The Relative Effectiveness of Gap Filling, Summary Writing and Sentence Making in EFL Vocabulary Acquisition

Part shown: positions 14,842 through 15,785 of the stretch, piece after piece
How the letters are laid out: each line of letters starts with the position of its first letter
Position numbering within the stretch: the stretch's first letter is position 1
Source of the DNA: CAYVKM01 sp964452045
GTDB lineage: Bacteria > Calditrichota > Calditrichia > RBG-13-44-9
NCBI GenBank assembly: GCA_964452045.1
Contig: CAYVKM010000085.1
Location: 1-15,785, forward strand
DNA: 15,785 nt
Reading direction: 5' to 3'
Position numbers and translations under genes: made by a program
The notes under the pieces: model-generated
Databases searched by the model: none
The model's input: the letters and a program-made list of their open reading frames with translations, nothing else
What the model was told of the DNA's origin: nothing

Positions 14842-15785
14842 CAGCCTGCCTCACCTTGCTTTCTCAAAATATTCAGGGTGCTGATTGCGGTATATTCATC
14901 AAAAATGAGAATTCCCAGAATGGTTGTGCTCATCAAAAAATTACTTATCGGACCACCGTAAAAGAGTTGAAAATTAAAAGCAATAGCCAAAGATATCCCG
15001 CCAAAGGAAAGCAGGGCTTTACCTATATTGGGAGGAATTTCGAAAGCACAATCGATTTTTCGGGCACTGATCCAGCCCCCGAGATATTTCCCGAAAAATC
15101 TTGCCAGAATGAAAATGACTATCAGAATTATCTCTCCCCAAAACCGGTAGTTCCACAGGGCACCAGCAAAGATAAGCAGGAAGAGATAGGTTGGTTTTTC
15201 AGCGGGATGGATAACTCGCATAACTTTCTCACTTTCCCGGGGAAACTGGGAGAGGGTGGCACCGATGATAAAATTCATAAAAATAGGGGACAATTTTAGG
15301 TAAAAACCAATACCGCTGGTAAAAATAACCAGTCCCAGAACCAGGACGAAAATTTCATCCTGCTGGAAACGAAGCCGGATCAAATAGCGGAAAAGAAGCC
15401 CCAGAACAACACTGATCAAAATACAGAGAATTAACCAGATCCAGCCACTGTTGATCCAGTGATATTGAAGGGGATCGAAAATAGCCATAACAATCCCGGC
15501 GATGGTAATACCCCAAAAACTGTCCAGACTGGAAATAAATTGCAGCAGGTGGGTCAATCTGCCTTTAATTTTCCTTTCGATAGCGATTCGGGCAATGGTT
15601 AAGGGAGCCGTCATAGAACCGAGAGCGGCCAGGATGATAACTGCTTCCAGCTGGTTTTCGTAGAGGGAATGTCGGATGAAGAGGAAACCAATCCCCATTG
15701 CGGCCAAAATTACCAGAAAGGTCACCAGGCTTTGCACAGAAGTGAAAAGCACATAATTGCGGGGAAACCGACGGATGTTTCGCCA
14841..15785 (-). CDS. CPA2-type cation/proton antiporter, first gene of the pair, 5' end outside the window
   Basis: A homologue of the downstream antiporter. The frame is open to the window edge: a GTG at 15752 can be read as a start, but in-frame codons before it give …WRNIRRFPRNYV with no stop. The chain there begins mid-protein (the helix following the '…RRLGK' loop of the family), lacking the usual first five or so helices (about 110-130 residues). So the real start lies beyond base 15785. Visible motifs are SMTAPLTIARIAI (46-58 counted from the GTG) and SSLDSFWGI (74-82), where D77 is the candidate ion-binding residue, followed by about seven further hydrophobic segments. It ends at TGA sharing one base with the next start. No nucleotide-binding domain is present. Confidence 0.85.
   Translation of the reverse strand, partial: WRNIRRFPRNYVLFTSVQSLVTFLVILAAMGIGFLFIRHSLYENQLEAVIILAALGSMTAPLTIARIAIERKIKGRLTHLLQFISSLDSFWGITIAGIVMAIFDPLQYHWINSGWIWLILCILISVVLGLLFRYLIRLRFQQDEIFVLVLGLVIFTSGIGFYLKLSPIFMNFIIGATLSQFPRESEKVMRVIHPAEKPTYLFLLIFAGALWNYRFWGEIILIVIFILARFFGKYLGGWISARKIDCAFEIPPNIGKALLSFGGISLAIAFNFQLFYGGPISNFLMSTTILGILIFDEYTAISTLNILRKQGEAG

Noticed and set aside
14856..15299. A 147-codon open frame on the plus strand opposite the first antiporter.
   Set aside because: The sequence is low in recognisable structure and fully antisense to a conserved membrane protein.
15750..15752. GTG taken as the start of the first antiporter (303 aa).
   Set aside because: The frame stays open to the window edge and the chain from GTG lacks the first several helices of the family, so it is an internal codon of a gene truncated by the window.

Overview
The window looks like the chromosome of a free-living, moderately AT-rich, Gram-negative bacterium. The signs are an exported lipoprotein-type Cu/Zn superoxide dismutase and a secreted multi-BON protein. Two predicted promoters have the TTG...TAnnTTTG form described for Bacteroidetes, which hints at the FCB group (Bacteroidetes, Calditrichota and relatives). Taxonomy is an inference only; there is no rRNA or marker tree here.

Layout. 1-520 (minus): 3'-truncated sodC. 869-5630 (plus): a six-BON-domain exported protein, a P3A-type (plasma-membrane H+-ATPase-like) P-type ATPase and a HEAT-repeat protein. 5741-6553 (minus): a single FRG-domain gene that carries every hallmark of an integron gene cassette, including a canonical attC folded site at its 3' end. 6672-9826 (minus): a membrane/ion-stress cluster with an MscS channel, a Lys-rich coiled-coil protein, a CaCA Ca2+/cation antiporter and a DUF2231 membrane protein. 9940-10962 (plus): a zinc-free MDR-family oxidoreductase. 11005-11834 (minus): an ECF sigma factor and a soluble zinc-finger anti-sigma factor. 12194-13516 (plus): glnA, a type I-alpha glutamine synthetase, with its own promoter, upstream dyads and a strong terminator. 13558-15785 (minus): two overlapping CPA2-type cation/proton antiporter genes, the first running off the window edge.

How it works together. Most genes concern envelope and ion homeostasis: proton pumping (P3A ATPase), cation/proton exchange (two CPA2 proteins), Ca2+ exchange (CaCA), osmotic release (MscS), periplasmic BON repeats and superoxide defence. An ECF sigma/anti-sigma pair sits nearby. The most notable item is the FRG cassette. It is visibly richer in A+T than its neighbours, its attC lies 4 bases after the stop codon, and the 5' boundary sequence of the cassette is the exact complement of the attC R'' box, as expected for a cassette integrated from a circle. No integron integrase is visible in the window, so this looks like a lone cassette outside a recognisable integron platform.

This study investigates whether reading task type affects English as a foreign language (EFL) learners’ vocabulary acquisition or not. 68 EFL learners are divided into three groups at random, assigned to one of three reading tasks of learning 15 target words of meaning and part of speech. The tasks are designed based on the Involvement Load Hypothesis (ILH), which induces need (N), search (S), and evaluation (E) as components of involvement. The three tasks involve the same or different components: gap filling (+N, -S, +E), summary writing (+N, -S, +E) and sentence making (+N, -S, ++E). The findings are summarized as follows: the higher involvement loads a reading task induces, the more word meaning and part-of-speech knowledge EFL learners can acquire; the effects of tasks with equal involvement loads are identical on EFL learners’ acquisition of word meaning and part-of-speech knowledge. The results support the ILH and have some implications for English teaching.